BELO HORIZONTE, Brazil -- Brazil did it once without Pele, and just about everyone in the country is waiting and hoping to do it again without Neymar.
The Brazilians advanced to the semifinals of the World Cup last week, but they lost their best player in doing so. Neymar, the national team's star attraction with the same yellow No. 10 shirt that Pele made world famous, broke a vertebra after being kneed in the back and will miss the rest of the tournament.
That means Brazil will
have to do without Neymar's quick moves and sharp shooting when the team plays Germany in the semifinals today at Mineirao Stadium. And for the final, if they make it that far.
"It will be difficult, but we can win it without Neymar," said Matheus Christoff, a 22-year-old chemical engineering student from Belo Horizonte. "In 1962, we won without Pele, so we can win without Neymar."
Pele became a global star when he was only 17, scoring two goals in the 1958 final to give Brazil its first World Cup title. Four years later in Chile, he was injured in the opening round and was forced to sit and watch as his teammates won again.
But win they did, with Garrincha stepping up to carry the load.
This time around, there is no obvious goal-scoring replacement for Neymar, who cuts his hair in a fauxhawk and has become the face of the World Cup, at least on billboards and in TV commercials all over Brazil.
Or, instead of one person stepping up to provide the goals, maybe there is more than one.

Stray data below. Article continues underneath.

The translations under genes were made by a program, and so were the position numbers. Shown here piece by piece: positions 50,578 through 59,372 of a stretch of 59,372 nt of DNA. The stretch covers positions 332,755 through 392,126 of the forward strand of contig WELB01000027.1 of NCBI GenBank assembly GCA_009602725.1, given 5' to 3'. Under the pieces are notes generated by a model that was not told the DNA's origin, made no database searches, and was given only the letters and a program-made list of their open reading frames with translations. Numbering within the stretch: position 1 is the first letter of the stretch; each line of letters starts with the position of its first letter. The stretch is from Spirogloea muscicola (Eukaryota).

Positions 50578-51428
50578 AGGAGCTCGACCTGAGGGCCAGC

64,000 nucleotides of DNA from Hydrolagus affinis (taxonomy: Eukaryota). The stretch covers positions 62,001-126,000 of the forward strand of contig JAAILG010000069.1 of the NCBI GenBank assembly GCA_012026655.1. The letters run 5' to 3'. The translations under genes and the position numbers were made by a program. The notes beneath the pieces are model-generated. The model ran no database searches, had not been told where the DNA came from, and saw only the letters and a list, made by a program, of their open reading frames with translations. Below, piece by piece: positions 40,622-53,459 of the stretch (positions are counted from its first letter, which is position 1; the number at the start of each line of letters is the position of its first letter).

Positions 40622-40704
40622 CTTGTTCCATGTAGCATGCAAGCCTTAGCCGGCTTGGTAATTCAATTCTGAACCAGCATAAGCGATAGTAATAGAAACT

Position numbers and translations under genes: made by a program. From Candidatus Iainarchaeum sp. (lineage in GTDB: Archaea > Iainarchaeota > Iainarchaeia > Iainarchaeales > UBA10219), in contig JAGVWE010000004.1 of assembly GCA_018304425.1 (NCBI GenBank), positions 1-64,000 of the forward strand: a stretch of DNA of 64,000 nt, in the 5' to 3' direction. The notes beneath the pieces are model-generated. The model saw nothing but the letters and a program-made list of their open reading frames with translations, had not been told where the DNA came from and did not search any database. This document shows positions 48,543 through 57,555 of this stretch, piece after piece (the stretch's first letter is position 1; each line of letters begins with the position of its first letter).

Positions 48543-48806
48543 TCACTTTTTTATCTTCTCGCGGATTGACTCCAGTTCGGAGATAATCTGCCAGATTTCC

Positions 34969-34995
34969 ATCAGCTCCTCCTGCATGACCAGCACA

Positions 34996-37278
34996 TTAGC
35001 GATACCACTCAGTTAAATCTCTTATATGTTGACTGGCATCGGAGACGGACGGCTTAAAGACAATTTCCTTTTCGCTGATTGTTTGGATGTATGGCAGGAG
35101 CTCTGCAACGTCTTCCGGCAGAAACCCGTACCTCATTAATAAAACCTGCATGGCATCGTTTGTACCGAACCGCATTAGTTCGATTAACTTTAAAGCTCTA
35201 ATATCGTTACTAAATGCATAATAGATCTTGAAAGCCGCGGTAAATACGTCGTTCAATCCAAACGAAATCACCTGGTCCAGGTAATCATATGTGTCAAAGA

"They have another 22 players," said Patricia Mendes, a 35-year-old consultant in Belo Horizonte. "If they wear the yellow jersey, they can score."
Neymar did most of the damage himself in the first round, scoring four goals in the opening three matches to put Brazil at the top of Group A. The two strikers playing alongside him, Fred and Hulk, have combined to score only one goal, while defender David Luiz has provided the offense by scoring two in the last two matches.
A slumbering attack, now without its most important component, is going to make it hard against the Germans, who seem to have put their defense back together after a substandard performance in the second round. And the loss of Brazil captain Thiago Silva, who is suspended for the match after foolishly picking up a yellow card in the quarterfinal win over Colombia, is going to make things even tougher.
"I really don't think we can win without Neymar and Thiago Silva," said 23-year-old Rafael Seixas, who works at his family's convenience store in Belo Horizonte. "They are the best players in the team, and Germany is really good."
The thought of losing to Germany, however odious that may be for most Brazilians, is still better than considering one other possibility of this year's World Cup -- an ultimate victory for Argentina on Sunday at the Maracana Stadium.
"That," Seixas said, "would be the worst possible scenario for the World Cup in Brazil."